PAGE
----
Gasps of excitement filled the lecture hall as the 135 first-year students filed in to find dark blue, rectangular boxes on the tables in front of each of their seats. Upon unwrapping their mystery packages, the new Gator doctors-in-training found a tool to mark the beginning of their medical education journey.
One by one the students draped the shiny 3M Littmann Cardiology III stethoscopes around their necks and flashed grins as they eagerly snapped photos to capture the moment.
“The English language doesn’t allow me to articulate,” said 25-year-old Adam Koby, who earned his bachelor’s degree in mechanical engineering from the University of Central Florida before deciding to attend medical school. “It’s a symbol that this is real.”
The stethoscopes, made possible through a gift from the Maun family, were given to the UF College of Medicine class of 2018 during freshman orientation.
“As part of The Gator Nation, you have a lot of support behind you,” said UF Medical Alumni Association president Gina Sevigny, M.D. ’94, as she presented the stethoscopes on behalf of oncologist Noel Maun, M.D., Ph.D. ’95, and his wife and fellow Gator, Erica.
The orientation, which ran from July 29 to Aug. 5, kicked off with an informal meet-and-greet at The Swamp Restaurant and also included tours of the medical center, a live patient interview, a CPR training session, a barbecue at Lake Wauburg and an introduction to the college’s curriculum.
“There actually are many, many roads a physician can travel,” said College of Medicine Dean Michael L. Good, M.D., as he welcomed students. “Our medical education program is going to prepare you no matter which road you take.”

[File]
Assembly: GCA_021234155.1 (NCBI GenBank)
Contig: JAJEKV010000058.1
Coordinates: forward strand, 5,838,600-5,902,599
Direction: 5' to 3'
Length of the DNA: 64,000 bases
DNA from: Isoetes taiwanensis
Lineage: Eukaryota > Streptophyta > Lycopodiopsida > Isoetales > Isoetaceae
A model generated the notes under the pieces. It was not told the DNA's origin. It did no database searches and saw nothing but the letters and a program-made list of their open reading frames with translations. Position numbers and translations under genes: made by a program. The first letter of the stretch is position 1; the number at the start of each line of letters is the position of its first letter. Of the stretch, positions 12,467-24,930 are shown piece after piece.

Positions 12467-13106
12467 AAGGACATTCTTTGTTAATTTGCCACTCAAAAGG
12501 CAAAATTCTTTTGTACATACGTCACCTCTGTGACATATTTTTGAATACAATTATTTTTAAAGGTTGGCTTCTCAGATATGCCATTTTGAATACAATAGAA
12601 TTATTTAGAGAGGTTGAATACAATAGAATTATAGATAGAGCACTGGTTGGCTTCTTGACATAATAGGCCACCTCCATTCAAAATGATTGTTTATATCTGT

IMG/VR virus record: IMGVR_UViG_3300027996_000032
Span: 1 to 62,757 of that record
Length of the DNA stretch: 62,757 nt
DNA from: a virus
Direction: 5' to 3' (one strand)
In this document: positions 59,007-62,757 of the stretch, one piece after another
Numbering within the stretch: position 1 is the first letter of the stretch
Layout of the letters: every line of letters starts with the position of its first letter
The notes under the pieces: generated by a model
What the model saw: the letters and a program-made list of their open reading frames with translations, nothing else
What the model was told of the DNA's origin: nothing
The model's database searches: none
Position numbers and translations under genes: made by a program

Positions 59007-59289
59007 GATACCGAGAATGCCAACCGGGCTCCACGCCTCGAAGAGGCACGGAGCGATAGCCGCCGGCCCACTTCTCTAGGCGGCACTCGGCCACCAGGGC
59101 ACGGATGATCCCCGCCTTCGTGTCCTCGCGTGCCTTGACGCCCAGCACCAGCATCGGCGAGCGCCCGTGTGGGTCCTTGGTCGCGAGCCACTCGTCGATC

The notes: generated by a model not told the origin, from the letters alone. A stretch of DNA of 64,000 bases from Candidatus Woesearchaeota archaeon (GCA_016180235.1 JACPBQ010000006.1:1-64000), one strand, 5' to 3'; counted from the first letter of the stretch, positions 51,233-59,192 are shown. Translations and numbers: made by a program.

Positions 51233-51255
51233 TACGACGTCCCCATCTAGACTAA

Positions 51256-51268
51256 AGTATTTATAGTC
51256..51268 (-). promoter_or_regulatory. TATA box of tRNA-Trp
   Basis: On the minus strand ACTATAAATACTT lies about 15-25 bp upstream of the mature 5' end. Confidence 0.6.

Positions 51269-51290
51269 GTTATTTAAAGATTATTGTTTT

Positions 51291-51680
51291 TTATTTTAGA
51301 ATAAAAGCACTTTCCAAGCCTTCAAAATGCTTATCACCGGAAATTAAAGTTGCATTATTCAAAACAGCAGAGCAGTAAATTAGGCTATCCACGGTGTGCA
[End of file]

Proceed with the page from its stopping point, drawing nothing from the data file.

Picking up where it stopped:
For Deina Bossa, her decision to stay in Gainesville for medical school is solidified when she sees how much the faculty cares about student education — and it doesn’t hurt that she considers UF to be the best medical school in the state and even country.
“It feels like home to me,” said Bossa, who is one of 17 students from the class of 2018 to attend the College of Medicine as part of the Junior Honors Medical Program.
The latest group of first-years also includes 10 students with graduate degrees; two students from the Rural and Urban Underserved Medicine program; 70 students who attended UF for undergraduate studies; and seven students who are pursuing combined M.D./Ph.D. degrees.
The class of 2018 is made up of Peace Corps volunteers, military members, musicians, athletes, writers, researchers and satirists. One student received a presidential service award while another served a stint as a circus performer. One student acted as a jail chaplain while another worked as a radio talk show host and DJ.
The diversity in age, experience, hometown and ethnicity displayed by the class will not only help these future doctors understand and communicate with their future patients but will also help them become better health care professionals, said Donna Parker, M.D. ’90, associate dean for diversity and health equity.
“My goal is to make each of you feel like you belong here,” she told students, “because you do.”For more photos from orientation, visit Facebook.com/ufdrgator.